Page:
Further advantages of having human-readable files is that if you are having a bit of trouble lining two parts up in the graphical user interface, you can simply change the coordinates in the file. It also allows you to change colours quickly and I also manually edited the files to quickly mirror structures. For instance, if I have a right wing and want the matching left one, as a first step I would invert the sign of the appropriate coordinates in the file. You can see an example for the horizontal tailplanes of my Helldiver, with an image and the corresponding LDraw code underneath. The 3rd, 4th and 5th column are the x,y,z coordinates of the part (obviously the location of the origin of the part relative to the shape of the part is set in the .dat file for the individual part). If you compare the 5th column in both files, you'll see that I have inverted the sign (of the z-coordinate), thereby mirroring the part locations. Since the tailplane uses a few left/right wing plates, they had to be replaced by their mirror images (54383.dat and 54384.dat are the 3x6 wing plates). Some parts will need to be rotated (which can be easily done using the GUI) or replaced by their mirror images, which is simply a matter of changing a number. It might seem complicated, but it's much faster than 'building' the left wing from scratch, especially if you then have to manually edit that file again to place the step commands in their proper locations. Manually hacking the file, this one took me about five minutes.

Using sub-models
One important tip I can give you is to split your model into smaller sub-models.

Unless you have a massive screen to work on (I don't, I use a laptop), large models will be very small on your screen and will be awkward to work with. Using separate sub-assemblies also means you can use separate small .ldr files which are far easier to manage (and to edit) than big ones. When you finally reach the step of making the instructions, the sub-assemblies can also be done separately, much like LEGO themselves do for their instructions. Here is a sample page of my Helldiver showing one of the tail-planes as a sub-assembly.

Using LPub to make the actual instruction booklet
Like MLCad, LPub also adds its own commands to the .ldr files of your model. This can be very handy, because you manually edit things yourself. Back before LPub4 came out this was the preferred way of doing things! Fortunately, in LPub4 you can edit things graphically. However, if you mess up or LPub crashes -which it does occasionally- you may end up with files that you can't run any more. So, here's a top tip: make a backup of all the .ldr files of your model in a separate folder/directory before you start serious work in LPub.

When you first run an .ldr file of your complete model through LPub, every single step including all the steps taken in sub-models get their own page. For my Corsair this lead to 159 pages and for the Helldiver the number was a whopping 207. Perhaps this works if you build with your computer handy, but if you want a print-out it obviously isn't practical. Lpub allows you to group multiple steps on the same page and even in multiple columns. You can put sub-assemblies in a separate little box (a 'call-out', as illustrated in my sample page). All of this makes the instructions a lot more compact, but also much easier to work with because it is easier to keep track of what sub-assembly you are building at any given time. Some people use LPub to export images and then use some other desktop publishing package to turn the whole thing into a booklet. Since I am making these primarily for private use, I felt sticking to LPub would be good enough and I am happy with the end result. LPub also allows you to add a bill of parts (a list of every part use in the model, with a picture), although with more than 600 parts in both of these models, the resulting picture becomes too big for a page. Fortunately you can scale the size of the part images LPub uses to make the thing smaller. I also added a front cover (an image file I made using a different program) to make the whole thing look more like a little booklet. Making the booklet for the Helldiver took about 6 hours, but I learned a lot in the process. After this experience, I turned to the Corsair and turned its instructions into a reasonably neat 27 page booklet in less than two hours.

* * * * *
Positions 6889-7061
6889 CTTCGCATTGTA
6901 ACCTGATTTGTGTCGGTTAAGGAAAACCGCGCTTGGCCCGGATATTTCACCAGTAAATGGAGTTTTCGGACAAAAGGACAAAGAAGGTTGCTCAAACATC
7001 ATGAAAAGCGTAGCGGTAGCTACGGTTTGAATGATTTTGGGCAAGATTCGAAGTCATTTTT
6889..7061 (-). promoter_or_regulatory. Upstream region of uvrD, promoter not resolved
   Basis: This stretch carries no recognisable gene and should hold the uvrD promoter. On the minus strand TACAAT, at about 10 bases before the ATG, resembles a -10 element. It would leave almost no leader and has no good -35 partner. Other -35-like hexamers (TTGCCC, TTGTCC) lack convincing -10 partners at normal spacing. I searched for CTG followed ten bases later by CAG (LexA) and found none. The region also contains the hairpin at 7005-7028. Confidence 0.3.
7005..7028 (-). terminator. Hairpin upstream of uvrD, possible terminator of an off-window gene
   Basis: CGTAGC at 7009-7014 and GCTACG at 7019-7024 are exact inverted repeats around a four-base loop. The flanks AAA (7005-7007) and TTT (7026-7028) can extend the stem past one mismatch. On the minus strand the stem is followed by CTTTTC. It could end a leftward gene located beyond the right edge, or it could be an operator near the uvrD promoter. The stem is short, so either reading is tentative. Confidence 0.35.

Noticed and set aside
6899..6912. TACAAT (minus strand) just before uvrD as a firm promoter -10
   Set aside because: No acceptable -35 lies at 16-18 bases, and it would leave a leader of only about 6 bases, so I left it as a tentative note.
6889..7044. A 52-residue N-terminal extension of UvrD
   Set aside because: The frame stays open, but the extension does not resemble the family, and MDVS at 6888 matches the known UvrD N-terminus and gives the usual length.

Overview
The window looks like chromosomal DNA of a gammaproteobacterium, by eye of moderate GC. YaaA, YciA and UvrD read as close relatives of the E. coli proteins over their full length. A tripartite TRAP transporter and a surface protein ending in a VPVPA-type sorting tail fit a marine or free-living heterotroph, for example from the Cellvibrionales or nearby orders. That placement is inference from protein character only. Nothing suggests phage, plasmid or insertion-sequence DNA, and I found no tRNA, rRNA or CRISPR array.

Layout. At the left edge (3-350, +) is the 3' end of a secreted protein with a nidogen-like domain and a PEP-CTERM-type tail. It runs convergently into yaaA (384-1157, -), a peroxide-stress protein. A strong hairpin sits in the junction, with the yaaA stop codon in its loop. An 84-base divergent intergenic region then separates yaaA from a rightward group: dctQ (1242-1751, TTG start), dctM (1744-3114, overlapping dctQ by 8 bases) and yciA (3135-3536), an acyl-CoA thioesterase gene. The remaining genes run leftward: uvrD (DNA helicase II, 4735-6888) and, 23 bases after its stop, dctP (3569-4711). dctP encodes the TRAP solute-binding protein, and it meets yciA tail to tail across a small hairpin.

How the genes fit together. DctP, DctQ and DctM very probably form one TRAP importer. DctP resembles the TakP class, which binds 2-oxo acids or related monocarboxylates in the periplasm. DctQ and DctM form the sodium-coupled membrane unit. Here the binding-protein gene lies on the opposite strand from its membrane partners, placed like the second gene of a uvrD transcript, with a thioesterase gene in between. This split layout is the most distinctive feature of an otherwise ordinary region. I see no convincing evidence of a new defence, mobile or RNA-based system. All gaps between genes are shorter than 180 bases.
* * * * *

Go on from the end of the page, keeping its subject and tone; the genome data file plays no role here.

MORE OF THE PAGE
Sharing the instructions
I only made these instructions so that Lego Monster and I can build multiple copies. However, I do feel that if I have them anyway, it would be nice to offer other people the opportunity to build the models as well. I am not doing this for a profit. If you are interested in your own free copy of either the Helldiver or the Corsair, you can download the .pdfs by clicking the images below (they should take you to, a file sharing website). A word of warning: these are not simple models and they require fairly large numbers of parts that aren't readily available in large numbers.

In the last few years I've heard of a few cases where people took the trouble of making instructions, only to have other people start selling them claiming that 'you can't steal what is free'. In case there are misunderstandings about this, I'm releasing my instructions with a Creative Commons License Attribution-NonCommercial-NoDerives. In other words, you can distribute them freely, but they should be attributed to me, and they cannot be used for commercial purposes or modified.

Happy building!